The Cairns Whalebone-the inside story

IMG_3822Post-excavation work is progressing well on the whalebone vessel unearthed at The Cairns late last year.

The vessel not only contained a human jawbone, but also animal bones, remains of ceramic pots and stone tools.

University of the Highlands and Islands Archaeology Institute MLitt student, Karen Kennedy, is working with Dr Ingrid Mainland (Programme Leader for MLitt Archaeological IMG_3828Studies), examining, recording and cataloguing the animal bone fragments as part of her research into ‘Feasting in the Iron Age’.

Initial findings suggest that neonatal lamb, calf and pig bones were deposited within and around the huge whalebone container in addition to fragments of broken pottery and stone tools. This indicates that the inhabitants of the broch took part in a final feast and ceremony to close the structure down following hundreds of years of occupation.

Post-excavation work on the whalebone is almost complete. The object has been carefully cleaned and emptied of all contents. This has enabled a closer examination of the huge find and gives us an insight into the processes involved in the making of this impressive piece. The transverse processes had clearly been hacked off with a sharp blade, but when examined closer, small knife marks are clearly visible around the rim and the whole of the interior.

The Iron Age inhabitants of The Cairns broch seemed to have a liking for whalebone. This object forms part of a growing collection of whalebone objects emerging from the site. Over 60 whalebone objects have been unearthed in the 2016 season alone.

Karen’s work will not only add to our understanding of the rituals involved at The Cairns but on a personal level, will also enhance her career prospects as she learns new techniques involved in front line archaeological research.

Marks on the whalebone vessel rim.

More details concerning our research at The Cairns will be discussed at ‘Our Islands, Our Past’ conference being held in Kirkwall between 14th and 17th September 2017. For more information about our conference, contact or see our conference website.

Call for papers poster outlining the themes

2 thoughts on “The Cairns Whalebone-the inside story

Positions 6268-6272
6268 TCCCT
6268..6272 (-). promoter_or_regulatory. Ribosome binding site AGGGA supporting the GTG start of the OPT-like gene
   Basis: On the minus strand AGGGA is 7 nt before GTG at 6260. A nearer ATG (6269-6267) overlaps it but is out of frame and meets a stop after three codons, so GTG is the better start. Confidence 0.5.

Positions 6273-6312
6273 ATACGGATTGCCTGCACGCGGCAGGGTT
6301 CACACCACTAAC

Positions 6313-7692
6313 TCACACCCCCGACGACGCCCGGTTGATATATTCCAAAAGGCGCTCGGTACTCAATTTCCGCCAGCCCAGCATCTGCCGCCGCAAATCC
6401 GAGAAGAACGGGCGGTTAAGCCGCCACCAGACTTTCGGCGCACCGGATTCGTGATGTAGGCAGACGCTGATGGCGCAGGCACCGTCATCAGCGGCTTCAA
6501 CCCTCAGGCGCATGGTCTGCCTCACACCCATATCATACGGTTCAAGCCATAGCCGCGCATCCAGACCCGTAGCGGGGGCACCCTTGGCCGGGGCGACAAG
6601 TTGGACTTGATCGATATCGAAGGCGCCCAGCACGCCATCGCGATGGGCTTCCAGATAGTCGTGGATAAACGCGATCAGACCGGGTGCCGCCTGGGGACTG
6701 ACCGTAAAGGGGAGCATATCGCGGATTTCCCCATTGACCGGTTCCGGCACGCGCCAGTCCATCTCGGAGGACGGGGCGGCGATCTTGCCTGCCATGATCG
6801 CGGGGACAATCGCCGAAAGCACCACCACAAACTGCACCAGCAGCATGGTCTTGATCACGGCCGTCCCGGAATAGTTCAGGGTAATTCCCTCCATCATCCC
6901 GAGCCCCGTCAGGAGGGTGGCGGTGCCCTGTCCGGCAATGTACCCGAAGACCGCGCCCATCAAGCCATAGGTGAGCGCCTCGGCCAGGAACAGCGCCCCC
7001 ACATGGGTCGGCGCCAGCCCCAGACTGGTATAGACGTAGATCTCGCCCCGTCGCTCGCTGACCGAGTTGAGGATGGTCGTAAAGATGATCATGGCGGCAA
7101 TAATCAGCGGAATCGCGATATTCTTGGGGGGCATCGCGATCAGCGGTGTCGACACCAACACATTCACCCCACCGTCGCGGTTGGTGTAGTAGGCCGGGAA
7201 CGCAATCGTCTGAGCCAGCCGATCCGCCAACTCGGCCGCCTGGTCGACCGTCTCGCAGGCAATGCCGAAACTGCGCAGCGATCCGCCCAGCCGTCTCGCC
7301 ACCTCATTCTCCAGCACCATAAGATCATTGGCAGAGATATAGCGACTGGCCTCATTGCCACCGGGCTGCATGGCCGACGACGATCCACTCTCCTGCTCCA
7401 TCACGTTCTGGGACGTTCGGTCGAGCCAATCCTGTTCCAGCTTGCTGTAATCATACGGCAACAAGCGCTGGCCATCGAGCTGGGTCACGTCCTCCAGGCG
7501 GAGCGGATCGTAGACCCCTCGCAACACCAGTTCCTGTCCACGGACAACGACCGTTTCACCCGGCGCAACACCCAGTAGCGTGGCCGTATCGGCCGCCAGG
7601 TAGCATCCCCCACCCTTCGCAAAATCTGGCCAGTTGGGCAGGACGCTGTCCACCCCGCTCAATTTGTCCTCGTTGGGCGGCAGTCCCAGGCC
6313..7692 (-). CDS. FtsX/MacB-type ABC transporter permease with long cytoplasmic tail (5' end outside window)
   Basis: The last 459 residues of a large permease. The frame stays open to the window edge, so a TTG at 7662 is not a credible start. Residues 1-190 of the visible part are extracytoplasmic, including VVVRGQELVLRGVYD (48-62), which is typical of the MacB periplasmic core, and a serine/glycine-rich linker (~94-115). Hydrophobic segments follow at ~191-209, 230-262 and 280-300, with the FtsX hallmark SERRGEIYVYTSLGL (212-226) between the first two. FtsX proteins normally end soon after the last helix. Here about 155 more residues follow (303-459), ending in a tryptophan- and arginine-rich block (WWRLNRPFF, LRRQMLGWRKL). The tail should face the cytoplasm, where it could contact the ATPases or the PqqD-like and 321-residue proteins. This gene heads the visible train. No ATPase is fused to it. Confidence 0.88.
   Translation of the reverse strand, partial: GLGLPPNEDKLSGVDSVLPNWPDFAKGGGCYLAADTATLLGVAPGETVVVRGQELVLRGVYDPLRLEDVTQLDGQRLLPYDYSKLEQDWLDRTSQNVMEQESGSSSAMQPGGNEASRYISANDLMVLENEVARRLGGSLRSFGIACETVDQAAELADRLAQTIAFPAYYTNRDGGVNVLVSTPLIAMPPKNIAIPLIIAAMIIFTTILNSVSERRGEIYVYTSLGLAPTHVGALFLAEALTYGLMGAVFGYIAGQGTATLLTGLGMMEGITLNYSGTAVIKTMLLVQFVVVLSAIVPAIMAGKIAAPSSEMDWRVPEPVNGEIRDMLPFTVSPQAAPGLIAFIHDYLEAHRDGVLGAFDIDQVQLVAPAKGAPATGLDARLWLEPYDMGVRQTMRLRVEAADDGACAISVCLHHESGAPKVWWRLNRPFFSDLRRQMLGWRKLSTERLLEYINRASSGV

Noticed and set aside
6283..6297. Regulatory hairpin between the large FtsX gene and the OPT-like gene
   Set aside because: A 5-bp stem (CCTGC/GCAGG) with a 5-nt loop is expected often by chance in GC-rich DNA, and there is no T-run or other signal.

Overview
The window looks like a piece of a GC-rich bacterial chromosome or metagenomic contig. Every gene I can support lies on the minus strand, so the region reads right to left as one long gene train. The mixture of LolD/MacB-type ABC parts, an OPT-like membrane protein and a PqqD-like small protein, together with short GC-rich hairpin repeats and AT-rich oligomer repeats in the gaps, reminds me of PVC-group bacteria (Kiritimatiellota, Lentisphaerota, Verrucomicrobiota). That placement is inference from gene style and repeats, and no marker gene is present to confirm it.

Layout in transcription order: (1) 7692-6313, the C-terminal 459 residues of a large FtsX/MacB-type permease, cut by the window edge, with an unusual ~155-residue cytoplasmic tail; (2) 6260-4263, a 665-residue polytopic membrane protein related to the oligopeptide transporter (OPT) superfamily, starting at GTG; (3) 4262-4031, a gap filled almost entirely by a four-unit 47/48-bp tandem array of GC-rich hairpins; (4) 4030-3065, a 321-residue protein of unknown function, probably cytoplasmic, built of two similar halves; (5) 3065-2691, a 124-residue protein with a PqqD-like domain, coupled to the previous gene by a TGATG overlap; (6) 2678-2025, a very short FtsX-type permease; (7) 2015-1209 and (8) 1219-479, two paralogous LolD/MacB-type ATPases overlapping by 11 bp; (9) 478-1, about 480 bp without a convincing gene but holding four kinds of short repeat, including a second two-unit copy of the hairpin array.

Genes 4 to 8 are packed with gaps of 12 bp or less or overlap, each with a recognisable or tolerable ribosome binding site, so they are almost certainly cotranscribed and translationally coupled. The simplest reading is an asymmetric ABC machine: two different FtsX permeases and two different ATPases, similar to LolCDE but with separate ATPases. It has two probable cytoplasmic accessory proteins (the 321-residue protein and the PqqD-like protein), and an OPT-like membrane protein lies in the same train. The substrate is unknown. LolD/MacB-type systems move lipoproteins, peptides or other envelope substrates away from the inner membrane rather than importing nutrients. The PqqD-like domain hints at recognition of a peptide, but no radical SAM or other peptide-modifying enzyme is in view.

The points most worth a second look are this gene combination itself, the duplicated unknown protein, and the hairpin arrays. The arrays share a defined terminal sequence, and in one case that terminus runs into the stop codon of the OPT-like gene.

1. Bernie Bell Tuesday, March 21, 2017 (1:05am) / 1:05 am

    This is just me, rambling – not proper archaeology at all –
    At last years ‘Brochtoberfest’ I was taken greatly with the idea of the ( unusually old) man’s passing, coinciding with the building being closed down, then the souterrain being put in place.
    The souterrain was put in place, the people had to pass by the man’s remains to get inside. It became a place of reverence.
    What’s in my head is………………a dynasty of people – an extended family. They played a large part in the ‘success’ of the Cairns broch, in it’s importance in the surrounding area and in the welfare of the land and the people of that area. And the sea, for that matter – the sea and all pertaining to it mattered to them a lot, too.
    The Whale is a huge, powerful representative of the ocean.
    The dynasty lasted for a long time, but this man was the last of them. He lived to an unusually old age – but his decline and the decline of the broch, and possibly the well-being of the area, declined together. Power waned, in the man and in the land. Then he passed, and his jaw-bone was placed in a big whale-bone vessel which was carefully placed so that he was he was incorporated in, and became an important part of, the new purpose of the broch site – a place of reverence. There might even have been a hope that, by doing this, the fortunes of the area might improve again.
    And there was a big feast, with lots of fish being consumed! Maybe, even though there were lots of fish available, they were seen as being only food for important people, or special occasions. Again, the importance of the sea to these people.

  2. seanlisle1 Tuesday, March 21, 2017 (2:13am) / 2:13 am

    Thanks for your comments and thoughts.

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